Comprehending complex texts
This presentation is the property of its rightful owner.
Sponsored Links
1 / 12

Comprehending Complex Texts PowerPoint PPT Presentation


  • 115 Views
  • Uploaded on
  • Presentation posted in: General

Comprehending Complex Texts. Introductory Unit: What Lies Ahead?. What is a complex text?. A text that contains: Challenging vocabulary Long, complex sentences Figurative language Multiple levels of meaning Unfamiliar settings or locations. Multidraft Reading Chart.

Download Presentation

Comprehending Complex Texts

An Image/Link below is provided (as is) to download presentation

Download Policy: Content on the Website is provided to you AS IS for your information and personal use and may not be sold / licensed / shared on other websites without getting consent from its author.While downloading, if for some reason you are not able to download a presentation, the publisher may have deleted the file from their server.


- - - - - - - - - - - - - - - - - - - - - - - - - - E N D - - - - - - - - - - - - - - - - - - - - - - - - - -

Presentation Transcript


Comprehending complex texts

Comprehending Complex Texts

Introductory Unit: What Lies Ahead?


What is a complex text

What is a complex text?

  • A text that contains:

    • Challenging vocabulary

    • Long, complex sentences

    • Figurative language

    • Multiple levels of meaning

    • Unfamiliar settings or locations


Multidraft reading chart

Multidraft Reading Chart


Strategy 1 multidraft reading

Strategy 1: Multidraft Reading

  • 1st Reading: Look for basics

    • Who

    • What

    • When

    • Where

    • Why/How


Reading chart 1 st reading

Reading Chart: 1st Reading

  • Who:

    • Martin Luther King, Jr.

  • What:

    • Civil rights speech calling for an end to racism

  • When:

    • August 28, 1963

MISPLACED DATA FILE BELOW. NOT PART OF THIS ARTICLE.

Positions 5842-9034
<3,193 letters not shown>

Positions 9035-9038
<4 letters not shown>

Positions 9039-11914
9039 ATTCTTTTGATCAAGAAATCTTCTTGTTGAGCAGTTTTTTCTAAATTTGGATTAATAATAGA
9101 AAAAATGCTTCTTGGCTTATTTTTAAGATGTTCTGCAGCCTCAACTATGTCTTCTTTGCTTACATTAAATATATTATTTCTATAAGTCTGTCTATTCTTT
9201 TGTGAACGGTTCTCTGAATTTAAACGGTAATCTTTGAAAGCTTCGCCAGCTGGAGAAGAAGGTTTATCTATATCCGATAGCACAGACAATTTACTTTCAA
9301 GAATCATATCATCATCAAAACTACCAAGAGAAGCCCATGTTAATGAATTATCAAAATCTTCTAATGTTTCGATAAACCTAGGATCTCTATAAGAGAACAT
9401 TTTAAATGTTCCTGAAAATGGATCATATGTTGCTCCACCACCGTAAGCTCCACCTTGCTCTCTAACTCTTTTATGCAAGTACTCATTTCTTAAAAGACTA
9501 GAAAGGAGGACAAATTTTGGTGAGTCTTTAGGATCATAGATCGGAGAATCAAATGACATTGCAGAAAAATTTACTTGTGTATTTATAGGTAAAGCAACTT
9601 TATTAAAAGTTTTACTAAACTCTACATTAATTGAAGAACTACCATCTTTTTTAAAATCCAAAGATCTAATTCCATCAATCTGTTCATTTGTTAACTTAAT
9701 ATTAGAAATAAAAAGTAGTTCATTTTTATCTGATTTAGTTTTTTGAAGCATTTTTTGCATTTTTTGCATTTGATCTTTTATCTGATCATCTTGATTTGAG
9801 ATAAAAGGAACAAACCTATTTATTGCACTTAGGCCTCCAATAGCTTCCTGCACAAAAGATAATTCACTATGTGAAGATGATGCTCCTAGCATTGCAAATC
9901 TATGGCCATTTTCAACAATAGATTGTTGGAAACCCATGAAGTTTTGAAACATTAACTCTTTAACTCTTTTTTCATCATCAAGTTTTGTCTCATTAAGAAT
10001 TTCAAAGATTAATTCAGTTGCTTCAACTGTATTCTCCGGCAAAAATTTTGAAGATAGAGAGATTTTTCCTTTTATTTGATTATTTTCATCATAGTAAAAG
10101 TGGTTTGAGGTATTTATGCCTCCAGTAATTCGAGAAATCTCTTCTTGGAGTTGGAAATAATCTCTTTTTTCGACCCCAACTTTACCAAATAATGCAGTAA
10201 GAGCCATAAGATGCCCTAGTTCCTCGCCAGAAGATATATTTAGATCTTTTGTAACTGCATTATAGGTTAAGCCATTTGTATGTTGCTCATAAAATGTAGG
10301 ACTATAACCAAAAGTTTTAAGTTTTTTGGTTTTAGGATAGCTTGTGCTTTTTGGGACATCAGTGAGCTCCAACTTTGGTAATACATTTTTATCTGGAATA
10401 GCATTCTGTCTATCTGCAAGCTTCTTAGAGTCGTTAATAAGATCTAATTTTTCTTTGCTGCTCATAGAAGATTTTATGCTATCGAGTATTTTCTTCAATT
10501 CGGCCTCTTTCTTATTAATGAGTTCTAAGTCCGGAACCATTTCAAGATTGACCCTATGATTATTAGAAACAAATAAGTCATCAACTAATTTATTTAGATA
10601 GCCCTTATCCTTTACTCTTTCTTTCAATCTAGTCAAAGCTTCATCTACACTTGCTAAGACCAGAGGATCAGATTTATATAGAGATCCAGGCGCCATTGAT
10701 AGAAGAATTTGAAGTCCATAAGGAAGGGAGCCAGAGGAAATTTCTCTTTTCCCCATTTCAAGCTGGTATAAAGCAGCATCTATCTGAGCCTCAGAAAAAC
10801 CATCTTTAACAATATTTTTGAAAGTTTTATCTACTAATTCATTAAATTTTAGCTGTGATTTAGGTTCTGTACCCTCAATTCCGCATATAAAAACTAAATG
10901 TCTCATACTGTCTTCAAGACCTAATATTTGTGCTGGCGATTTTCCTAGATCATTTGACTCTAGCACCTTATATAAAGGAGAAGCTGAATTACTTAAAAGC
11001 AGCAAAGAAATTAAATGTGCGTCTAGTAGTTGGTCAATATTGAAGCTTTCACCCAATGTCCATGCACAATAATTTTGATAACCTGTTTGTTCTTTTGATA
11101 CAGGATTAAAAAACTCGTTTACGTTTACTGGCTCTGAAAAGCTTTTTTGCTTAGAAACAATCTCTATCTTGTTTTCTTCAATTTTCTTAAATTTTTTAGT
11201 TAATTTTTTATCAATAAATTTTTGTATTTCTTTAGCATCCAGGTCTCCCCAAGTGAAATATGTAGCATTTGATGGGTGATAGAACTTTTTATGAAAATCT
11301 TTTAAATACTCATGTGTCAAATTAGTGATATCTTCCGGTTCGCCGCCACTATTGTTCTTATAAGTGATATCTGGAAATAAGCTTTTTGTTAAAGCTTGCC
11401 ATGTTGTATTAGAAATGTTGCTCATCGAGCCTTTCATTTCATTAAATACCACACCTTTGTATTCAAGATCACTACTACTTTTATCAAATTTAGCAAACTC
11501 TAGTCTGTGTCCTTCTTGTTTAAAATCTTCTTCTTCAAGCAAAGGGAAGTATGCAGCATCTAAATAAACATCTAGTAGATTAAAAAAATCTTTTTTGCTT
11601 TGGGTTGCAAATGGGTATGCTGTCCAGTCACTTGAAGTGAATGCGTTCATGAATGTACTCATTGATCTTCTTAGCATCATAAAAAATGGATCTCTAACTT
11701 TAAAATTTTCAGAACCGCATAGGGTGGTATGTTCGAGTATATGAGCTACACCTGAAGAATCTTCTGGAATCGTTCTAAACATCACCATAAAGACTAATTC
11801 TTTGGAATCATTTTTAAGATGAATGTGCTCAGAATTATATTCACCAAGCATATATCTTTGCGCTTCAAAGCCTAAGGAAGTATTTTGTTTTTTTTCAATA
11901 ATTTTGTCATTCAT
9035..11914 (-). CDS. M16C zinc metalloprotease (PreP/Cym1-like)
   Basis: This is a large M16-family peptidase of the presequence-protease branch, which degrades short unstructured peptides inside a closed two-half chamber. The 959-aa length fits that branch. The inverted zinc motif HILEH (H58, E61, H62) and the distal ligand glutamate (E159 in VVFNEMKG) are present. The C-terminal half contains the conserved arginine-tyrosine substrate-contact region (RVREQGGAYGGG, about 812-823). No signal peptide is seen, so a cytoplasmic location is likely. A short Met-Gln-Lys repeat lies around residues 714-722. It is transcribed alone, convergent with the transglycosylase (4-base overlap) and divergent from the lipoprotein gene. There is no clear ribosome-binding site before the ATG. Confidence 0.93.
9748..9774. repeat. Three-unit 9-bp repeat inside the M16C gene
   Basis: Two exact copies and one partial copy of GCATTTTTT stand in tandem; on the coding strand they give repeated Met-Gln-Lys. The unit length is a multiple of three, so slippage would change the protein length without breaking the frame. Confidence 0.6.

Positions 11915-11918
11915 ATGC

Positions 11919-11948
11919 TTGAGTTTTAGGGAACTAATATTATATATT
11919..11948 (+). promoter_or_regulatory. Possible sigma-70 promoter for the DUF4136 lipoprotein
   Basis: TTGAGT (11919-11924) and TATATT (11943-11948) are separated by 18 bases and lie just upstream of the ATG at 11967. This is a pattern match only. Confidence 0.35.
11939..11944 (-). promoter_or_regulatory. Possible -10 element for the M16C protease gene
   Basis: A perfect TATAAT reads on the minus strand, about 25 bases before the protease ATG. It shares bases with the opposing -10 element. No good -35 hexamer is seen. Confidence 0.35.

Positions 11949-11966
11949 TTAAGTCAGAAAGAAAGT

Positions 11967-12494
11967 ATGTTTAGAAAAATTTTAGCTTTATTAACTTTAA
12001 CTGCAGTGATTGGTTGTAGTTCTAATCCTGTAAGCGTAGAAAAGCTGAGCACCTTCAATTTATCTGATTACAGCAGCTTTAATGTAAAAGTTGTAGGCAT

• Where:

    • March on Washington at the Lincoln Memorial

  • Why:

    • One hundred years after the Emancipation Proclamation, which freed millions of slaves, racism was still alive and well. MLK’s speech was a plea for others to believe in his dream of a different future.


Strategy 1 multidraft reading1

Strategy 1: Multidraft Reading

  • 2nd Reading: Effectiveness of the writing

    • Text structure and organization

    • Use of language and effects


Reading chart 2 nd reading

Reading Chart: 2nd Reading

  • Text structure and organization

    • How is the speech structured?

      • Repetition of “I have a dream…”

  • Use of language and effects

    • What kind of language does MLK use?

      • Use of similes, metaphors, imagery, and repetition and emotional language


Strategy 1 multidraft reading2

Strategy 1: Multidraft Reading

  • 3rd Reading: Compare and contrast

    • Compare/Contrast to similar selections

    • Evaluate overall effectiveness and central theme


Similar selection

Similar Selection

  • Elie Wiesel is a professor, political activist, and author. He has written 57 books, including Night, a book based on his experiences in Auschwitz and other concentration camps. He was awarded a Nobel Peace Prize in 1986.

  • http://www.americanrhetoric.com/speeches/ewieselperilsofindifference.html


Reading chart 3 rd reading

Reading Chart: 3rd Reading

  • Compare/Contrast:

    • How are they similar? (compare)

    • How are they different? (contrast)

  • Overall Effectiveness and Central Theme

    • How effective were the two speeches?

    • Are the themes similar?


Strategy 2 close read the text

Strategy 2: Close Read the Text

Tips for Close Reading:

  • Break down long sentences (into parts).

  • Reread difficult passages(to confirm meaning).

  • Look for context clues (restatements, definitions, examples, and contrasts).

  • Identify pronoun antecedents (know who or whom is being referred to).

  • Look for conjunctions (FANBOYS).

  • Paraphrase(restate in your own words).


Strategy 3 ask questions

Strategy 3: Ask Questions

Be an attentive reader by asking questions as you read. There are three basic categories:

  • Key Ideas and Details

    Example: Does the first sentence state facts or express an opinion?

  • Craft and Structure

    Example: What parallel structure does the writer use?

  • Integration of Knowledge and Ideas

    Example: To what extent do you agree with the author’s viewpoint?


  • Login